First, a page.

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The ongoing player bias on the Cincinnati airwaves

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Andy Lyons

As Cincinnati baseball fans, many of us grew up listening to Marty Brennaman and Joe Nuxhall on the radio waves. I know I did. It was baseball radio at its finest, two guys who genuinely liked being in the booth together talking about a team they both genuinely loved for 3 hours a night. Everyone was happy, once.

As the years wore on, the demeanor in the booth took a turn. Joe passed in 2007, and it was like every Cincinnati home lost a family member. That loss was felt nowhere more than the Reds radio booth, as Marty soldiered on with the likes of Steve Stewart, and now the rotating cast of Jim Kelch, Jeff Brantley, and even Marty's son Thom. As things have progressed, Marty's outlook has turned and it's not the same as it was before.

It's hard to explain. There will come a day when Marty will not be in the Reds booth anymore, and it won't be the same. I'll listen to the Reds on the radio and it'll feel different. Marty still has the gift of gab, sure, and understands the ins and outs of the game like few else. His anecdotes from years past are still legendary, and if you're lucky enough to hear one, it's still a real treat, just like it ever was. But there's something different.

Even when the Reds are playing well, Marty now feels the need to nitpick. I think that's natural, especially when you're subjected to watching the team play every night. I know I've watched games and formed snap opinions based on how guys are playing at the time, and been totally wrong when the proof was shown to me. That's a beauty of the modern game to me, actually having access to proof to either confirm or deny the biases we form in our own minds.

The thing that got me thinking about this was a tweet from Hardball Talk's Craig Calcaterra, commenting about AC Slider's article about the unusual state of the media here.

Calcaterra brings up Ken Griffey Jr. and Adam Dunn as prime examples, and I couldn't agree more. Despite both of them being perfectly serviceable players (especially Dunn, who was great in Cincinnati), the media soured on them and drove the point home through its most prominent mouthpiece. By the time they left, both of them were reviled figures, despite being arguably the two best players on the team at the time.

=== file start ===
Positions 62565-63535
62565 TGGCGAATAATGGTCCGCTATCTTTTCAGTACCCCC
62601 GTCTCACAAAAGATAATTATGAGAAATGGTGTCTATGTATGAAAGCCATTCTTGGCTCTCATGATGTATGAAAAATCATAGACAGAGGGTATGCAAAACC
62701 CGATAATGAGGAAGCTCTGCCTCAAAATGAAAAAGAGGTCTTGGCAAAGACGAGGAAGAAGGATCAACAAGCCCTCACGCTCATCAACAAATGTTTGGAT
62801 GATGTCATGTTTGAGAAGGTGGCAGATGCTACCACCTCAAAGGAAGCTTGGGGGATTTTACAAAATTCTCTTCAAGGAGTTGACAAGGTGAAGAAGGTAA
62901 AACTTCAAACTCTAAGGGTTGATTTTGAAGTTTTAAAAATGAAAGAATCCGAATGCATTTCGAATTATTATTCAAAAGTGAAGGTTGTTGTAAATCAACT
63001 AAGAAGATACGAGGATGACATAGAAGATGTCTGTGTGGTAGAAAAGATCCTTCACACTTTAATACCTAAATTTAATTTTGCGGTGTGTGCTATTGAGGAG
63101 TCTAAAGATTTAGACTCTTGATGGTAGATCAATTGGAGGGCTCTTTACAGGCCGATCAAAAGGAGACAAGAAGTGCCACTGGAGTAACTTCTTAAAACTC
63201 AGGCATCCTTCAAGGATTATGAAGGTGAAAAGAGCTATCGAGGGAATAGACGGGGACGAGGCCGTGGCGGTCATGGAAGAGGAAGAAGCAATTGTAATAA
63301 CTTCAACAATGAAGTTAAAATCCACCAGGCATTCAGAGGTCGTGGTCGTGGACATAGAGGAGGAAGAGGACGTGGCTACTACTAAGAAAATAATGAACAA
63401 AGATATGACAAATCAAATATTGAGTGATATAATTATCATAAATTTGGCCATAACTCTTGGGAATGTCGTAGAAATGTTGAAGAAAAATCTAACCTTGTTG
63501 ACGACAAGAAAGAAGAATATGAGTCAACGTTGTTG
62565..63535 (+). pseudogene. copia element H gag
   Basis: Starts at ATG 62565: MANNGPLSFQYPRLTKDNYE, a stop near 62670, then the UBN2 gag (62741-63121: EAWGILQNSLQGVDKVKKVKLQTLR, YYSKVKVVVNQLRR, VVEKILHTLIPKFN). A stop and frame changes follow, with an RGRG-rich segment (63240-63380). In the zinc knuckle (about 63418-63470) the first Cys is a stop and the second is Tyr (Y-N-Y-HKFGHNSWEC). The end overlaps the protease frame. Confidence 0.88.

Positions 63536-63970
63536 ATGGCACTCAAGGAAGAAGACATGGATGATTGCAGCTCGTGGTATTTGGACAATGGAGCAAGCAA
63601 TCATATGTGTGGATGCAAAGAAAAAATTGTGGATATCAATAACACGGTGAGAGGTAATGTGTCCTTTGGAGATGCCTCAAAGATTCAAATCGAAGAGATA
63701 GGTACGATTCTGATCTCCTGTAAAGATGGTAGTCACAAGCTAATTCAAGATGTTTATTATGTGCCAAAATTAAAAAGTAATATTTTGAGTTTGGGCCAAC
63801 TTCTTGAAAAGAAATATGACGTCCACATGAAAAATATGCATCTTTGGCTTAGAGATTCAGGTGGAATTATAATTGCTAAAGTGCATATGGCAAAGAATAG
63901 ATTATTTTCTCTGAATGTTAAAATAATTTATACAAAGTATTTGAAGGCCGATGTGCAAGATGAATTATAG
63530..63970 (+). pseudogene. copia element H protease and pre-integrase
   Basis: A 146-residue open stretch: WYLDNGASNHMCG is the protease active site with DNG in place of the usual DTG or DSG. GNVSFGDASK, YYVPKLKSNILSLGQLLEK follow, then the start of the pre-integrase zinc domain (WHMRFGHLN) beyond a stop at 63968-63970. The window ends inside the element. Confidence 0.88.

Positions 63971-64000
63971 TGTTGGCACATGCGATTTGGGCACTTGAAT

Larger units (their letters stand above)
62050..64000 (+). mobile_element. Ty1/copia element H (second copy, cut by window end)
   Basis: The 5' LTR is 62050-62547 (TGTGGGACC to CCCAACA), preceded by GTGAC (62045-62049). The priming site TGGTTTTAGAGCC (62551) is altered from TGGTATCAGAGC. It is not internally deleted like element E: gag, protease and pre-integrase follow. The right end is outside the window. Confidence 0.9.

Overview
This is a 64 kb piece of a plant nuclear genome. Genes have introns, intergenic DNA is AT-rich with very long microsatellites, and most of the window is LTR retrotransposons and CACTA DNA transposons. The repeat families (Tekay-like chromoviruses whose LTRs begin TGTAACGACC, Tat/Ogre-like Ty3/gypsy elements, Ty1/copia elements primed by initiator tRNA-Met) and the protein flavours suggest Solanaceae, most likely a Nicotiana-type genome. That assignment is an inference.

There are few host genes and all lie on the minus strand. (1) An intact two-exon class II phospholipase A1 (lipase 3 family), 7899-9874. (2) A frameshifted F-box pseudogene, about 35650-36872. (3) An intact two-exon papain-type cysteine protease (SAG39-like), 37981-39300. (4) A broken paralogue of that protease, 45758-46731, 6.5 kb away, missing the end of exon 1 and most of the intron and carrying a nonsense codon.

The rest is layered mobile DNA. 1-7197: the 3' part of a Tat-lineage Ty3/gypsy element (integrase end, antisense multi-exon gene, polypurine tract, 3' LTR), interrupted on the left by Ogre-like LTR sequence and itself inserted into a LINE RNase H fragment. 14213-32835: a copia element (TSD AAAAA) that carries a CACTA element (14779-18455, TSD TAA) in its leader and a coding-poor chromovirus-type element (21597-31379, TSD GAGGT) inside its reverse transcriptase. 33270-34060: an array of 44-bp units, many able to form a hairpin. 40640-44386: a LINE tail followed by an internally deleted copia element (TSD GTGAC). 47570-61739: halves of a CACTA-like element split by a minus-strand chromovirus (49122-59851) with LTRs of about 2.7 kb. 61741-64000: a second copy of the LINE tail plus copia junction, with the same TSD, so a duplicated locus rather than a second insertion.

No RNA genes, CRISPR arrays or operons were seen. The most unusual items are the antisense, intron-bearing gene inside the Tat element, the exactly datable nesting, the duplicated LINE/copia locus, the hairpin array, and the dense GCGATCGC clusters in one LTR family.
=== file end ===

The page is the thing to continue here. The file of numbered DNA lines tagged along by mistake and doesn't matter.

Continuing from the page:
Don't believe me? Here's the commercial that 700 WLW ran on the day Adam Dunn got traded.

Lackadaisical? If you were the Reds, and you heard this ad, is this the station you'd choose as your flagship station for your broadcasts? I can't imagine how sick this must make them feel.

This is especially true when you consider that this is still going on. Remember Drew Stubbs? Former first round pick Drew Stubbs? Now, the man isn't Willie Mays or anything, but I'd never make the argument that he's a bad player. He's perfectly average. Not a contact hitter, a little pop in his bat, and blazing speed and fantastic defense. If you'd have listened to how he was portrayed in Cincinnati in the past few years, you'd think he was Willy Taveras.

We're still seeing that. Players like Jay Bruce and Brandon Phillips have had their ups and downs, but they're both All-Star candidates who aren't appreciated as much as they should be here because a certain broadcaster doesn't like them. Of course, the big story here is that it happened with Homer Bailey after his no-hitter, he snubbed them, and the station that spends their time lambasting him and turning fans against him is sad because he didn't give them an interview.

I think it's different from the angle we see this as fans. I genuinely don't think there are any conspiracies or anything like that biased against certain players (although the Dunn commercial makes me wonder), but the radio team here needs to realize that what they say has an effect on how the fans view the team, and how the fans view the team reflects the bottom line for the Reds as an organization. How afraid do you think the Reds front office is to promote a prospect with a high strikeout rate, knowing there's a chance that in the future they could be hearing "I'm not going to pay my good money to watch Yorman Rodriguez strike out anymore" at the ballpark? The radio people might not hear that in their internal bubble behind the mic, but we sure as hell hear it as fans. I have to hear Jay Bruce get booed every time I go to the ballpark by Joe Moron who takes Marty Brennaman's words as gospel. Do the Reds like that? I know I don't.

Either way, it's best for both parties for WLW to lighten up a little bit. Stop making it about politics and who snubbed who and tell us what's going on in the game in an unbiased and objective manner. Honestly, there are times where I feel that FSOhio is a better product. Whether or not you liked Mr. Sunshines and Rainbows (and I largely didn't), he told me what was going on in the game and didn't try to make me hate the players of my favorite team. Even now, the guys are critical at times when it's warranted, but they (usually) don't hold those grudges like the radio guys do. Objectivity is why I don't mute the TV and turn the radio on anymore. I'd hope 700 gets the memo and strives to do the same.